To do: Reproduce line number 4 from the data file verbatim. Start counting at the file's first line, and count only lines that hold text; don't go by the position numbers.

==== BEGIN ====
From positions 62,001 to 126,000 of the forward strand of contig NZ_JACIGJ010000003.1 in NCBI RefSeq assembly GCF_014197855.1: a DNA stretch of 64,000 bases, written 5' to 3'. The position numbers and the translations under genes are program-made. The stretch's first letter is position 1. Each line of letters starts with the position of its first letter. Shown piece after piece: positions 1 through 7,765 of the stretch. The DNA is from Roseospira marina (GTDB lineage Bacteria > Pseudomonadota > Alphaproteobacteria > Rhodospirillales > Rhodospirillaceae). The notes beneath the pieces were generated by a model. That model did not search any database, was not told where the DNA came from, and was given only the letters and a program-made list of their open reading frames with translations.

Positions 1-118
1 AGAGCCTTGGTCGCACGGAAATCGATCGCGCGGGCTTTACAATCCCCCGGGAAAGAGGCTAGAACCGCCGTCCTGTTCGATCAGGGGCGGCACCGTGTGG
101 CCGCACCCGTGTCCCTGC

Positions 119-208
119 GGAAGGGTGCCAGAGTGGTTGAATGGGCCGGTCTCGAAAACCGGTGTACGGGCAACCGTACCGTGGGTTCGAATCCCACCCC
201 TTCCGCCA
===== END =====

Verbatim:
101 CCGCACCCGTGTCCCTGC